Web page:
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INSTRUCTOR’S MANUAL

FOR

Cutlip & Center’s


EFFECTIVE PUBLIC RELATIONS
11th edition

Glen M. Broom, Ph.D., and Bey-Ling Sha, Ph.D., APR


School of Journalism & Media Studies
San Diego State University
TABLE OF CONTENTS
PREFACE 3

MODEL COURSE SYLLABUS 4

PART I CONCEPT, PRACTITIONERS, CONTEXT, AND ORIGINS


Chapter 1 Introduction to Contemporary Public Relations 6
2 Practitioners of Public Relations 12
3 Organizational Settings 20
4 Historical Origins and Evolution 26

PART II FOUNDATIONS
5 Professionalism and Ethics 34
6 Legal Considerations 42
7 Theoretical Underpinnings: Adjustment and Adaptation 52
8 Communication Theories and Contexts 58
9 Internal Relations and Employee Communication 67
10 External Media and Media Relations 74

PART III MANAGEMENT PROCESS


11 Step One: Defining Public Relations Problems 82
Out–of–Class Assignment for Chapters 11–14 89
12 Step Two: Planning and Programming 90
Public Relations Strategic Planning Process Handout 121
13 Step Three: Taking Action and Communicating 97
14 Step Four: Evaluating the Program 105

PART IV THE PRACTICE


15 Business and Industry 113
16 Government and Politics 114
17 Military Public Affairs 115
18 Nonprofits and Nongovernmental Organizations 116
19 Health Care117
20 Education 118
21 Associations and Unions 119

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PREFACE
This manual provides suggestions for using Cutlip and Center’s Effective Public Relations, 11 ed.,
in your public relations course. The goal is to help you plan your course, prepare lectures, create class
assignments, and develop tests to measure your students’ mastery of course content. The content presented
here is intended to help instructors, not to serve as a student supplement to the text. For the latter, please
refer your students to the text’s Companion Website at www.pearsonhighered.com/broom.
In the spirit of collegiality, we request—in the strongest terms—that you not share the content in this
instructor’s manual directly with your students. Please do not post the manual content on your course’s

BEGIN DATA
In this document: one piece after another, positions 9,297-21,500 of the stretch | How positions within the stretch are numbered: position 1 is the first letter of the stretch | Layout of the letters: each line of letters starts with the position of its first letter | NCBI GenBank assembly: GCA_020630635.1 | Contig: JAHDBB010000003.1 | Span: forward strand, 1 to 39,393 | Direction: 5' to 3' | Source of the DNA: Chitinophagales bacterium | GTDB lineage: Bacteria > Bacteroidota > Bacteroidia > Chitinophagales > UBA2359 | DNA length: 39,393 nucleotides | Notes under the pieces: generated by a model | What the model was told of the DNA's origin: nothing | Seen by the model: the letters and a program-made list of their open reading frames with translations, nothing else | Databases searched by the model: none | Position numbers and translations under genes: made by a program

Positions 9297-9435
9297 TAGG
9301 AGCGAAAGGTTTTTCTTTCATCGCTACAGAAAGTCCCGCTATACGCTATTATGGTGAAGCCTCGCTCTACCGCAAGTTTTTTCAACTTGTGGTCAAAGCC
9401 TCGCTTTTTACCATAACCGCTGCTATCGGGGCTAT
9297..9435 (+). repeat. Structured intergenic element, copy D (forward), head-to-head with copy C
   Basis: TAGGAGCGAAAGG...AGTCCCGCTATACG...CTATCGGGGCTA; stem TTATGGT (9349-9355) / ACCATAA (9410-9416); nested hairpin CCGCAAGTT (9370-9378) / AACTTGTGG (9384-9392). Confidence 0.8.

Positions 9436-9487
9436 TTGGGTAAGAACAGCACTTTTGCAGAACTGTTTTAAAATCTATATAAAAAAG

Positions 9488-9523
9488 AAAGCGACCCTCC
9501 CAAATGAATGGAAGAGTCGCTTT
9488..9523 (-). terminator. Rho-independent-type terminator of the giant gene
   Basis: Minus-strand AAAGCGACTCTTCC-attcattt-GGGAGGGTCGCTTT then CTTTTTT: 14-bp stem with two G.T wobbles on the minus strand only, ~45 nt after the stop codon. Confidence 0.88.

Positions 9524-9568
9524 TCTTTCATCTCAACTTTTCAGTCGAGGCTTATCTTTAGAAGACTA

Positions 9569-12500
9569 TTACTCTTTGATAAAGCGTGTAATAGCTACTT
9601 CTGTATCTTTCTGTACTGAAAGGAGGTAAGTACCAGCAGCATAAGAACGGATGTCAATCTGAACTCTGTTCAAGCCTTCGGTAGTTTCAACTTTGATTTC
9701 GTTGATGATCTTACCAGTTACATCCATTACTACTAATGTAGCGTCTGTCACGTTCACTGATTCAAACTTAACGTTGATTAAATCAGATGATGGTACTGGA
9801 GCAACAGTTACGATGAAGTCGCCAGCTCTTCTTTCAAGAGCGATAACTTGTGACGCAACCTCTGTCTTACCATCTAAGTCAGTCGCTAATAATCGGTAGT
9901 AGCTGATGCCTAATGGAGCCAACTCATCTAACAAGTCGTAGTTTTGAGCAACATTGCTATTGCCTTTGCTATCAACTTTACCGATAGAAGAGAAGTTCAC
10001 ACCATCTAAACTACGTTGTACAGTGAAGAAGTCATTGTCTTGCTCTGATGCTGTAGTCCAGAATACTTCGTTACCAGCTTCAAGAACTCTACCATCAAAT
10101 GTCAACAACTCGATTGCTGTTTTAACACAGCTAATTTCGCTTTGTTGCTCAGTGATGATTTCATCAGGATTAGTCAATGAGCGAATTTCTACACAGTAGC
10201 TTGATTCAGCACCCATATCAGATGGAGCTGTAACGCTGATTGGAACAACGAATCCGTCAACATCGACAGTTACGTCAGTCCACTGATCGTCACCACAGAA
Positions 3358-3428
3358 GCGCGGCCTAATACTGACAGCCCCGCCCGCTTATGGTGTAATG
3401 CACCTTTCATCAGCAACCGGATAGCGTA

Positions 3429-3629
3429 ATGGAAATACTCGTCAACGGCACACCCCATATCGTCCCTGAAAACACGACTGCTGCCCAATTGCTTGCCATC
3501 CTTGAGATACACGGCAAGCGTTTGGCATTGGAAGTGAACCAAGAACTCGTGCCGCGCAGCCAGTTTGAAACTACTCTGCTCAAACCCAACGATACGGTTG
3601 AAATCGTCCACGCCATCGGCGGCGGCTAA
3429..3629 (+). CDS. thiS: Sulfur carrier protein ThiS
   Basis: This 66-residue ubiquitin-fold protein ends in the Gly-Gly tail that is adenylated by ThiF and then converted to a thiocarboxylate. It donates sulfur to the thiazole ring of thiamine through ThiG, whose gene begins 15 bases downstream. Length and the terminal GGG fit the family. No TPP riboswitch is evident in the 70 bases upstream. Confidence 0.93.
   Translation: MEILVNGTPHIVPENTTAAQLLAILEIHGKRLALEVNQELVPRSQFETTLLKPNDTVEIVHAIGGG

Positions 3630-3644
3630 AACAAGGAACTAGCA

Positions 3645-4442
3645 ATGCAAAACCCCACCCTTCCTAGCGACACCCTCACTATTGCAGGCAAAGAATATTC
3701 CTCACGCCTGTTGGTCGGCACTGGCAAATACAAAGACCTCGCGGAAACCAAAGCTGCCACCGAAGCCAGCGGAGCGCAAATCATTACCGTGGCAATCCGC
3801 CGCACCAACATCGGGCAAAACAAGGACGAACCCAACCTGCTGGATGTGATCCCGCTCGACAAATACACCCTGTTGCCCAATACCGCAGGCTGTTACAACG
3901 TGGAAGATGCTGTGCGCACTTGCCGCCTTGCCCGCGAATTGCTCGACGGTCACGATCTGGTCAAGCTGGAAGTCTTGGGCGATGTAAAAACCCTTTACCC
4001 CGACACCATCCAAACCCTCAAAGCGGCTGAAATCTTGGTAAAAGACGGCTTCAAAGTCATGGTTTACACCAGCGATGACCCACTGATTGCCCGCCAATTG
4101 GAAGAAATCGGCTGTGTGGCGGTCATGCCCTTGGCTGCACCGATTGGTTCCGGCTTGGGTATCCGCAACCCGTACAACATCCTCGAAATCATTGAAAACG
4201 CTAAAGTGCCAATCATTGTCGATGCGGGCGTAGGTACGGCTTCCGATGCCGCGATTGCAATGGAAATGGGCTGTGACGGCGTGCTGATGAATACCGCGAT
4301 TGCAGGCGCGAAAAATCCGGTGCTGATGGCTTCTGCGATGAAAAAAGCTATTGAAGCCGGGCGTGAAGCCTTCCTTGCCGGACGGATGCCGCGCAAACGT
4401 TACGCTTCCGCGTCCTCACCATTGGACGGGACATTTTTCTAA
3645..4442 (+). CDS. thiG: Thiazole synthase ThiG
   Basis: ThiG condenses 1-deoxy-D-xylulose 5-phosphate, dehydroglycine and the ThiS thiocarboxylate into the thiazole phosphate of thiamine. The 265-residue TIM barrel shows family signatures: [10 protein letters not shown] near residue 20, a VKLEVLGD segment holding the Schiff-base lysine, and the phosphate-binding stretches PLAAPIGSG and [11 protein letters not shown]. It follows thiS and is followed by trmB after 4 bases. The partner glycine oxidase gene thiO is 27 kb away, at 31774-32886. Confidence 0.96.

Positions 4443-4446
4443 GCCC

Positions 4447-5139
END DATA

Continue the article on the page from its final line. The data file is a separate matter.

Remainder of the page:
electronic classroom or on any Internet websites. Doing so means that your students may share that
information with students whose instructors use this manual strictly for exams. In short, disclosure of the
manual’s content undermines its purpose and nullifies its use by other instructors, and constitutes a violation
of professional ethics.
Each chapter section that follows includes: (1) learning outcomes—objectives that specify the
knowledge and skill outcomes your students should be able to achieve after they study each chapter to help
you plan lectures; (2) a summary of major concepts and elements most salient to the objectives to help you
prepare lectures; (3) multiple-choice questions, applied scenario questions, and essay questions to help you
create exams to measure students' achievement of the objectives; and (4) out-of-class assignments to help
you engage students in exploration and discussion. You will find more here than you can use in a single
semester, meaning that you will have new exam questions and exercises for later semesters.
We recommend that you collect exams after students have had a chance to review their answers.
Many websites now collect exam questions for open access by students around the world. Therefore
safeguarding the exam questions in this instructor’s manual is paramount to their continued
usefulness for your own and others’ exams in future semesters.
Begin the first lecture for each chapter by reviewing the learning outcomes (also in the text) so students
will know what is expected of them. In fact, you may want to tell your students that the exams are designed